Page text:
J.C. Loophole said...

I would say that I couldn't agree more, but grammar being what it is on my mother's side (and let's not forget poor Uncle Mertz), I have never completely agreed with that sentiment. I would rather offer a hearty: If I could agree with you more, sir, I would. Huzzah for a fine, reasoned response. I believe that as we get further into this, we may see a small change in price and/or sales and rental.
Yes I said rental. If you have seen the WBshop- there is actually an option for RENTAL- which costs a mere 2.95. One title is available, but it seems to be more of a placeholder for when they are ready to venture down that road. I think the potential is great, despite the minor trepidations any of us may have.
Again, I second your comments and -
remain yours, etc,

Laura said...

Enjoyed your post and the related links with flip side arguments. These are interesting issues to consider as collecting classic films moves into a new era.

Along the lines of prices, when I bought my first blank (Beta!) videotapes in 1980, they were $25 for a three-hour tape. In 1980 dollars. I was a teenager so, needless to say, buying a new tape and recording something to keep was a rare occurrence. The VCR alone emptied out my bank I could probably buy 10 DVD players for what I paid for that VCR!

When I think about "the old days," Warners' prices don't seem so bad. :)

Anyway, it's going to be very interesting to see what develops. My big hope at this point is that Fox follows suit...I've been able to record (for roughly a dollar per 6-hour tape, grin) hundreds of MGM movies from TCM, but Fox Movie Channel's rotation is such that we're lucky to get one or two "new" titles aired each month. (Next week is a Loretta Young pre-Code!) There is so much in the Fox library I'd love to be able to obtain...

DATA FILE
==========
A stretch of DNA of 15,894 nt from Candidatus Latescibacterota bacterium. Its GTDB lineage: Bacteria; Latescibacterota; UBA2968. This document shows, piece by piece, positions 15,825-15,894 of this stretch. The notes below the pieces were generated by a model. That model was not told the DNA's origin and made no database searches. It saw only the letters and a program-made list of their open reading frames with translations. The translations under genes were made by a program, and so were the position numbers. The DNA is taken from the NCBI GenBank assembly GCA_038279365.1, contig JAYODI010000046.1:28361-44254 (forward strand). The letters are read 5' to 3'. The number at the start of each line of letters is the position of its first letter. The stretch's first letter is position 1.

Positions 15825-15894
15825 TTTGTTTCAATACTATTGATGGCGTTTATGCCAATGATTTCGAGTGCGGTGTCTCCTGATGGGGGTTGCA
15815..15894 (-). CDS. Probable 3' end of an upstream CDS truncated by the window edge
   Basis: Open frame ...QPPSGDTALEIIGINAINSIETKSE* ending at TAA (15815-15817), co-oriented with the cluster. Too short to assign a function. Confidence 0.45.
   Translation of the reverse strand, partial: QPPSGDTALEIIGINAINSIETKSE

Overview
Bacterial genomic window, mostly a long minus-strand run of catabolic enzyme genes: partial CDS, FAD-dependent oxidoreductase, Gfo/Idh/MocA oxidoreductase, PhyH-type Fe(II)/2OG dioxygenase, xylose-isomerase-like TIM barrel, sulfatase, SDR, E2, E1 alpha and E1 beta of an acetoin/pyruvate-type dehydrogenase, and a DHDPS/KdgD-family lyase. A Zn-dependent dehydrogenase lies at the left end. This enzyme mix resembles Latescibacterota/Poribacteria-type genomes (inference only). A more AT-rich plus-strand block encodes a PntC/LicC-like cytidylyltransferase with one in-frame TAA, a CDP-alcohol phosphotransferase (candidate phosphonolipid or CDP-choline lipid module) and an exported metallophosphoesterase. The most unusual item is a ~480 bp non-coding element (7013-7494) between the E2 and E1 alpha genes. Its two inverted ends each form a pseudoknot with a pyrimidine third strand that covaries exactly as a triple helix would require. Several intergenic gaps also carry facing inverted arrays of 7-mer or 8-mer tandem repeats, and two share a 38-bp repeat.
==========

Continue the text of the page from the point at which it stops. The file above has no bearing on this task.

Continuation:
Best wishes,

Stacia said...

Ivan, I have to say I completely agree. I started out as a film fan in the early 1990s and recall shelling out nearly $30 for the "director's cut" of "Blade Runner" on VHS. If I wanted to see a classic movie, I'd have to cross my fingers and hope it showed up on early-morning Cinemax, or on A&E Sunday mornings and/or TBS with commercials. Then Encore came along and we had more older films, then TCM, and here we are, practically awash in classics that 20 years ago we didn't even know existed.

Yet I still find myself frustrated when I look for a movie I saw a dozen times on Encore back in '93 and find it's only available in a European bootleg for $20 on iOffer. Having the option of paying that $20 to a legitimate source and maybe, just maybe, encouraging that source to release more hard-to-find films is so much more preferable than any other option.

Sure, you can record it off TCM, if it shows up. There's no guarantee. I have a huge list of films I got off TCM on VHS and would like to have now on DVD, and I'd say maybe 3 out of the 50 films I'm waiting for have been shown in the last year and a half.

This recent spate of comments equating the purchase of a WB archive disk with treason isn't going over well with me.

rockfish said...